While the fashion world mourns the loss of designer Sonia Rykiel, it is only fitting that we honor her with a look back at visionary catwalk moments. As someone who broke onto the scene – and some would argue broke the scene – in the late 1960s, her designs shook up the French style. Rykiel brought quirky, artistic and seductive styles that captivated the city.
Her witty aesthetic was something that she never failed to show off and was evident at a fashion show in March 1980, which saw her exuding a glamorously kitsch cabaret vibe. Before color blocking was made popular by numerous brands, Rykiel experimented with the trend — with success— and even featured stripy prints (above, although that is from a more recent season).
While she worked with palettes of blacks, whites, blues and charcoals, she livened up the designs with jolts of red. She loved to take risks and her Spring/Summer 1994 fashion show featured supermodel Helena Christensen wearing both trends simultaneously with a cape and a wraparound bikini top (below). Her menswear designs were just as bold when it came to mixing up colors and prints.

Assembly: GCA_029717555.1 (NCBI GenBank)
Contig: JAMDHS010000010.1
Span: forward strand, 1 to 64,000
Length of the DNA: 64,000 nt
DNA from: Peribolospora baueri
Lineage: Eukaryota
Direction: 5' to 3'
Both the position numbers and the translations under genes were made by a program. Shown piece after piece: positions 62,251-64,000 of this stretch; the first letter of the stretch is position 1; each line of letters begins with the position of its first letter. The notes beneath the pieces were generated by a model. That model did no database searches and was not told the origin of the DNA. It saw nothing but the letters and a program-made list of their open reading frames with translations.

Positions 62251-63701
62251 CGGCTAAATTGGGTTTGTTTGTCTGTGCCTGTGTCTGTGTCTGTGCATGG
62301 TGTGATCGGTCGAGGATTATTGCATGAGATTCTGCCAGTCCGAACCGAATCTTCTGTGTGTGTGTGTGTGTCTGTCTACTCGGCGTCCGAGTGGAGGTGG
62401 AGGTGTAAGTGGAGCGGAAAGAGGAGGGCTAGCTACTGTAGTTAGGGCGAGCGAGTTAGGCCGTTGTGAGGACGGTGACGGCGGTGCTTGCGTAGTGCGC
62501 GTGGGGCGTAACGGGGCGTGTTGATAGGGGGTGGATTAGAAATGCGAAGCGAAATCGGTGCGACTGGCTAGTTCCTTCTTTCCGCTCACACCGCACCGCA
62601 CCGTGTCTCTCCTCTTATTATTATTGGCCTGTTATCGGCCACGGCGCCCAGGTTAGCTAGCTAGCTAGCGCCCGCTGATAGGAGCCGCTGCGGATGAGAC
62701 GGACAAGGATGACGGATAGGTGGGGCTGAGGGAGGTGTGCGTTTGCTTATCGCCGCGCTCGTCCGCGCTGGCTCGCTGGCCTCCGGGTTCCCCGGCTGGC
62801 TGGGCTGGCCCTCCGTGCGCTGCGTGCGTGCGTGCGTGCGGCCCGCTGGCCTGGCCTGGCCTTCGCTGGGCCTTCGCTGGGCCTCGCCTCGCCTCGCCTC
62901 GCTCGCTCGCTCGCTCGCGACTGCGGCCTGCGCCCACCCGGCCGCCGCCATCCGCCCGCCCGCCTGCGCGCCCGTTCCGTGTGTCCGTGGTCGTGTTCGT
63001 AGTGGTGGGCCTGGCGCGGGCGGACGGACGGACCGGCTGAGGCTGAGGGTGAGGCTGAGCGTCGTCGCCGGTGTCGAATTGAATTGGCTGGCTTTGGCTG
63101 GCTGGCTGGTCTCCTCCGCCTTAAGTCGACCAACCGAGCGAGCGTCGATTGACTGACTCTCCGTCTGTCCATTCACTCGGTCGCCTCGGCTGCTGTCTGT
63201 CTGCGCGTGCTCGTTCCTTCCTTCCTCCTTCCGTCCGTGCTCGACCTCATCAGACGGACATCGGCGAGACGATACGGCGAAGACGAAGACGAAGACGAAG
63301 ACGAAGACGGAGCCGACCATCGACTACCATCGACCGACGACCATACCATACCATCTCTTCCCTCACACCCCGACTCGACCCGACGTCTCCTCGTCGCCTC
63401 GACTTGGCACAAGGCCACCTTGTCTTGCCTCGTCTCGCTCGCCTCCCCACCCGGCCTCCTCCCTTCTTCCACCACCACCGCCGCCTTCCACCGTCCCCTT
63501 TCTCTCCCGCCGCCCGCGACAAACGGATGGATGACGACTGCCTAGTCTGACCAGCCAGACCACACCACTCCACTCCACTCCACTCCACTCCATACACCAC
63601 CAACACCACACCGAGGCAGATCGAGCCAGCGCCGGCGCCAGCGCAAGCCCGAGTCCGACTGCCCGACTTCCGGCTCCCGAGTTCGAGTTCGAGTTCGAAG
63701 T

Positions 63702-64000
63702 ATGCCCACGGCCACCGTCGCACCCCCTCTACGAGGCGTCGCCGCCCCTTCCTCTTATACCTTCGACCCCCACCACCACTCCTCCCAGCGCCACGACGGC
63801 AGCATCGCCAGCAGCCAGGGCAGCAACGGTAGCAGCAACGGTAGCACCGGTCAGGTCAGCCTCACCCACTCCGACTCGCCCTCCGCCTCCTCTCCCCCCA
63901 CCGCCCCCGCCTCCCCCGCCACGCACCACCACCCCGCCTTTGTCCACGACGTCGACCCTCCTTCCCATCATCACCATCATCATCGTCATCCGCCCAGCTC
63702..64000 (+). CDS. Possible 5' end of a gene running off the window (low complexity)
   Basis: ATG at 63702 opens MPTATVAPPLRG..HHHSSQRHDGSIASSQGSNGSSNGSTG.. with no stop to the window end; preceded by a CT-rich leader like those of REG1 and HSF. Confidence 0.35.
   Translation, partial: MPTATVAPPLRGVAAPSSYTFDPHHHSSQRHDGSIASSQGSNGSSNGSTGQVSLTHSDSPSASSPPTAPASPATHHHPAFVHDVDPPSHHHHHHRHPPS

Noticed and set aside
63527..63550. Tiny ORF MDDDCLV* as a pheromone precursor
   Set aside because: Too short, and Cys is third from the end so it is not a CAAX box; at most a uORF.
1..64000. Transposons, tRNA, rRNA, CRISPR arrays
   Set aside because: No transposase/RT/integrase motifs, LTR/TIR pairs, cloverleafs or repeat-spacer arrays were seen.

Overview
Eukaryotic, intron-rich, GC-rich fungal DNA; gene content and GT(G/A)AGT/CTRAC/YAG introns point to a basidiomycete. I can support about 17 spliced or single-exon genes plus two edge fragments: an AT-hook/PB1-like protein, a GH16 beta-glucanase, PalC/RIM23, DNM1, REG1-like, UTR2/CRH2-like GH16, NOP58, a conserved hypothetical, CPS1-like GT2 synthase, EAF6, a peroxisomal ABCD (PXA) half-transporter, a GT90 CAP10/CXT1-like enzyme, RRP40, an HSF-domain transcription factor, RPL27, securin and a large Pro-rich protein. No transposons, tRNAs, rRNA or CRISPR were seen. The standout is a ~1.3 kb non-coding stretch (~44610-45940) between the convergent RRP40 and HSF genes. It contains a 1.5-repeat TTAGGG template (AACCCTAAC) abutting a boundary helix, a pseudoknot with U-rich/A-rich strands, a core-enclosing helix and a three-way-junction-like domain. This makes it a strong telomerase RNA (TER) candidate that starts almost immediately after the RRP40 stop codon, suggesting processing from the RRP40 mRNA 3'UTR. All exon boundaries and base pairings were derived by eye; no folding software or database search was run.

Though she was famous for her inventive statement sweaters that earned her the moniker “Queen of knitwear”, Rykiel was always pushing boundaries with designs such as transparent lace turtlenecks. In 1997, the designer incorporated animal prints into the mix for a wild collection.
The late 1990s saw her focus on fur as a way of encompassing her sensual, fun, luxe and cozy aesthetic. Her Autumn/Winter 1998 show featured snuggly cardigans worn open over knitted bras (below) — the perfect contradiction. The furs gradually became more colorful, resulting in a range of richly-dyed snugs for Autumn/Winter 2001.
Along with the slim and comfortable knits, Rykiel always included her love for cabaret and bright stripes that soon became a signature. The designer also incorporated slinky nightclub feels into collections with the help of theatrical hats that were seen in her runway show for Spring/Summer 2002.
While statement pieces helped bring her work to the attention of the world, daywear was just as important to the brand. The label continued to do a roaring trade in those ironic-looking printed sweaters such as the one seen in the Autumn/Winter 2002 show, and a trio of identical menswear knits from the Autumn/Winter 2003 collection.
Yet despite perfecting the playful touch, adding girlish ribbons to this wrap knit from Spring/Summer 2004, a head-to-toe fur and beret combination (above) from her Fall 2004 collection shows Rykiel at her very best — that is, when living up to her deserved name as the impossibly glamorous and quintessentially enigmatic Parisienne.